Hatching eggs: A total of 747 fertile eggs from the breeds of White leghorn were purchased from Hawassa poultry breeding and distribution center. The hatching eggs were selected for medium and uniform in size with average weight of 54±1.6 g which also have strong shell. The eggs were stored in a room at 14-16°C and 70-80% relative humidity for 4 days. Before setting, all eggs were properly clean with mild luke-warm water solution of savlon (a mild disinfectant). Shape index of hatch able eggs were measured.

Selection and collection of broody hens: Twenty one broody hens with the same age and body size (852±31 g) were purchased from local market. The broody hens were divided randomly into three replications each replication had 7 broody hens for incubation of seven hatching eggs. Before incubation, all broody hens were treated to remove both internal and external parasites. A complete layer grower ration containing 12.9 MJ kg‾1 and 16.4% CP and fresh drinking water was provided as ad-libitum.

Sand incubation techniques: A sand incubator was modified and produced wood workshop which was constructed with materials such as wood, metal plates, jute sacks, black garment, cotton and sand. Before and after setting the eggs, the incubator was as thoroughly fumigated by using potassium permanganate and formaldehyde as per recommendations. The eggs were sat in the setting trays of the incubator with the small end down and the large end up at the optimum conditions of temperature (37-39°C), relative humidity (60%) and frequent ventilation were maintained during the whole period of incubation using the topside opening and sometimes front door opening. Turning of eggs was done by rolling with a clean hand with gentle circular motion 6 times in 24 h at 4 h interval up to 18 days of incubation period. In both treatments, the candling of eggs was done by using torch-light on the 7th and 14th day of incubation. All clear and early dead embryos were removed after each candling (Fig. 1).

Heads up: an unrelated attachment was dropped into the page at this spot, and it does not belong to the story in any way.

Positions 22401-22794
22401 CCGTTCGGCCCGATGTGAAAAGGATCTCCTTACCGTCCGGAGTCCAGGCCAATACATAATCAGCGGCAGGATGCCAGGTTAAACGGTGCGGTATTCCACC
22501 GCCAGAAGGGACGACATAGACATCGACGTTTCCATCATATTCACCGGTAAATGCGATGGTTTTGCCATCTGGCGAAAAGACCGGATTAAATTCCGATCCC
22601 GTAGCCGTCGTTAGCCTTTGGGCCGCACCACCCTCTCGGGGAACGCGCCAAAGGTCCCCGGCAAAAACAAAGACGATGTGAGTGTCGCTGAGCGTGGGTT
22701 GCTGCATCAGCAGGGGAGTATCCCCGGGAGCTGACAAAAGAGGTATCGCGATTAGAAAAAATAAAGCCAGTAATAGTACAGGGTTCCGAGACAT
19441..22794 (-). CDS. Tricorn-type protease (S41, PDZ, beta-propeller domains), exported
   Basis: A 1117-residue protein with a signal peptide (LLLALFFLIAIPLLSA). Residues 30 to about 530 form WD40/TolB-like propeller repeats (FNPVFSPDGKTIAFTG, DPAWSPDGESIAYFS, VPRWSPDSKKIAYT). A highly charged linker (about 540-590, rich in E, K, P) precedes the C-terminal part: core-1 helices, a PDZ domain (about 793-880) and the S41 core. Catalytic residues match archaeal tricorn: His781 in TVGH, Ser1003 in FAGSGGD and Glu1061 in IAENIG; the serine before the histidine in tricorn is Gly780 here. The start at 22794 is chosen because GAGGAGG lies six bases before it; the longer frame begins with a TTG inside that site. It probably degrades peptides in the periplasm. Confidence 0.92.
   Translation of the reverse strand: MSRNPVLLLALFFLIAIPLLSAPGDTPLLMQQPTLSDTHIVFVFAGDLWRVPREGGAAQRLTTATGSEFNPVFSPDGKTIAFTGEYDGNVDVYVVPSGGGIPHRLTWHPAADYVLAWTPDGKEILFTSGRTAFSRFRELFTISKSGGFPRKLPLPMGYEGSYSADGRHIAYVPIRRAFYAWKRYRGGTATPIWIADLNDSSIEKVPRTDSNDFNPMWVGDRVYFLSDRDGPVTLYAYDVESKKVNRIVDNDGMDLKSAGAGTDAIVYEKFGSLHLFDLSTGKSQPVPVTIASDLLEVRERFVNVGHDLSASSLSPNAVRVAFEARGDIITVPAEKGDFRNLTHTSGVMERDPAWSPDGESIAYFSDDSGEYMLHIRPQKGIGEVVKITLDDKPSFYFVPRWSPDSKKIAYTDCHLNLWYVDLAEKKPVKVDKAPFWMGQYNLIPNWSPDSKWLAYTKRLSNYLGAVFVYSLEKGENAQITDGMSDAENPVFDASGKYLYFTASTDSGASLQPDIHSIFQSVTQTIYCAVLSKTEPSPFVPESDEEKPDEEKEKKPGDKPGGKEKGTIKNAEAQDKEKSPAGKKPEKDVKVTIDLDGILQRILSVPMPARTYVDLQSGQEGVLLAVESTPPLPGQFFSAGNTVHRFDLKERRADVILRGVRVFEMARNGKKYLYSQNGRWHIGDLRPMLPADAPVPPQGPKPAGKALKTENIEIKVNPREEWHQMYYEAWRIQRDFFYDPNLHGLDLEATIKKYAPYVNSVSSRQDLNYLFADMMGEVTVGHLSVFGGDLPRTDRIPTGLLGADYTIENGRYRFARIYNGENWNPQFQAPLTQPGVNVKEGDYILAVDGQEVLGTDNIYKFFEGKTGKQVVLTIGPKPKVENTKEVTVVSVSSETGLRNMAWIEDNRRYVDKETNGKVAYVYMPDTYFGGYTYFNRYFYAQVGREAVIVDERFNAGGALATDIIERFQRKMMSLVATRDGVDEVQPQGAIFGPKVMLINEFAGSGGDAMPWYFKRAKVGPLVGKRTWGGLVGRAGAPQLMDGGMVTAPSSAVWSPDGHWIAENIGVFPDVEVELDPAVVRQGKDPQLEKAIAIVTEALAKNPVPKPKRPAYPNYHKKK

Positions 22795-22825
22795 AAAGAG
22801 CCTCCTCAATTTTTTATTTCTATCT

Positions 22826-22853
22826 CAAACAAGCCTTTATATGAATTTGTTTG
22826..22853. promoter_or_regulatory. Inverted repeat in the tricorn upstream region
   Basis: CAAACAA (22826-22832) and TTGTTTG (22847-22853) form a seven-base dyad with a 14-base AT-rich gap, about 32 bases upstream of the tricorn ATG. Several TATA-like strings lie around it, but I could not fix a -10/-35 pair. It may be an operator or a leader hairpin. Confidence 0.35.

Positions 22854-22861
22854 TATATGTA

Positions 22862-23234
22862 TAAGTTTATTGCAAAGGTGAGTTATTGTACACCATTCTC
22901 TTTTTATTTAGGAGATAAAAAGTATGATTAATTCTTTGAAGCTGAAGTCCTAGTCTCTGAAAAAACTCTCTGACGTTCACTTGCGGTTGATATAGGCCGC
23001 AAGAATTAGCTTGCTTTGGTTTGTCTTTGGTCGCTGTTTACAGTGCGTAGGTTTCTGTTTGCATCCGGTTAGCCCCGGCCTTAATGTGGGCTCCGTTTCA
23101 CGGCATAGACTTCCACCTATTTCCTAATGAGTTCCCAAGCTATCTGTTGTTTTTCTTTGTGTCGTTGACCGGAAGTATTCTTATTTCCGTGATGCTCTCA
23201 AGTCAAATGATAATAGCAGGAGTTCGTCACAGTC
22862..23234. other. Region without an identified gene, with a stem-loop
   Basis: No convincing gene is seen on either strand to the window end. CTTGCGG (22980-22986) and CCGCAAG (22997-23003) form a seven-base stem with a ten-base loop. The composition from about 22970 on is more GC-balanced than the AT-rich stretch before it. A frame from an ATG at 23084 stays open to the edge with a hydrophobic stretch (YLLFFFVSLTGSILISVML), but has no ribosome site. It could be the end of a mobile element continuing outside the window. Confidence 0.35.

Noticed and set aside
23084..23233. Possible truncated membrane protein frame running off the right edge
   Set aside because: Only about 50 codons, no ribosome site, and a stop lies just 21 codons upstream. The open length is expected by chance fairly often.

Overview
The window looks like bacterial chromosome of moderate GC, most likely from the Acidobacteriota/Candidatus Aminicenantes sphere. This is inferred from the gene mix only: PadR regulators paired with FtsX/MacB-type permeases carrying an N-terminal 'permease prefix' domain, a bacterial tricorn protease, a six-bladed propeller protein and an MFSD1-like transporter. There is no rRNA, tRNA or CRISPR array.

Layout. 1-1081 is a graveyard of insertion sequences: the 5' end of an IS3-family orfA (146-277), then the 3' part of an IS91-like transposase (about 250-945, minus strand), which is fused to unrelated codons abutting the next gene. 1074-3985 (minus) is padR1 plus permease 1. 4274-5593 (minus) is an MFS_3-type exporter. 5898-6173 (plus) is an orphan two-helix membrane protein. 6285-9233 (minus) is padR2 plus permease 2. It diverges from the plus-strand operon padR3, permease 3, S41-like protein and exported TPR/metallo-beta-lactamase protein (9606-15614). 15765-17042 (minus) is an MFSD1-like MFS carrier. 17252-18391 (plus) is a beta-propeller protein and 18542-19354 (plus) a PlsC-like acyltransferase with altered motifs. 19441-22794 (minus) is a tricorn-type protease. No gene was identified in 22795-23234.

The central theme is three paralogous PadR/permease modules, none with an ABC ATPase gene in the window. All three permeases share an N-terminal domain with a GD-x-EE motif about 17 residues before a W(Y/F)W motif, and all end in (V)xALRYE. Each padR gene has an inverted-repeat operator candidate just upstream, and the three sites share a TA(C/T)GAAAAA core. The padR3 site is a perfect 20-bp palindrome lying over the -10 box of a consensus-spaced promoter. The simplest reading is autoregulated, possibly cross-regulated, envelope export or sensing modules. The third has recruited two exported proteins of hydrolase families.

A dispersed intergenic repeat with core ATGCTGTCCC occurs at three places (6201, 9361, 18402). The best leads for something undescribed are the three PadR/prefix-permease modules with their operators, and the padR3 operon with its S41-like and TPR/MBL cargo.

Data collection: Data was collected for fertility, embryonic mortality, dead-in-shells, abnormal chicks hatched, normal chicks hatched, day-old chick weight, survival of day-old chick, hatchability were considered in both methods of incubation techniques. All hatched chicks were weighed individually on a treatment basis with by using sensitive balance with 0.5 g accuracy.

Statistical analysis: All the data collected was subjected to statistical analysis of variance using the PROC GLM of statistically analysis software SAS 9.2 version (SAS Institute Inc., 2008). For the means those had a significant different, Least Significant Difference (LSD) procedure was used. Total estimation of cost and return for each incubation techniques budget analysis was made for each incubation techniques.

Image for - Experiment on Sand Incubator: An Alternative Mini-Hatchery Technique for Smallholder Poultry Farmers
Fig. 1(a-b): (a) Hatching eggs and (b) Sand incubator preparation


Hatchability trait performance: Number of egg set per batch, percentage of embryonic mortality, dead in shell, hatchability, normal/abnormal Day Old Chick (DOC), chick weight and survival rate are shown in Table 1. The number of egg set for sand incubator and broody hen is different due to the different holding capacity of eggs for broody hen and sand incubator.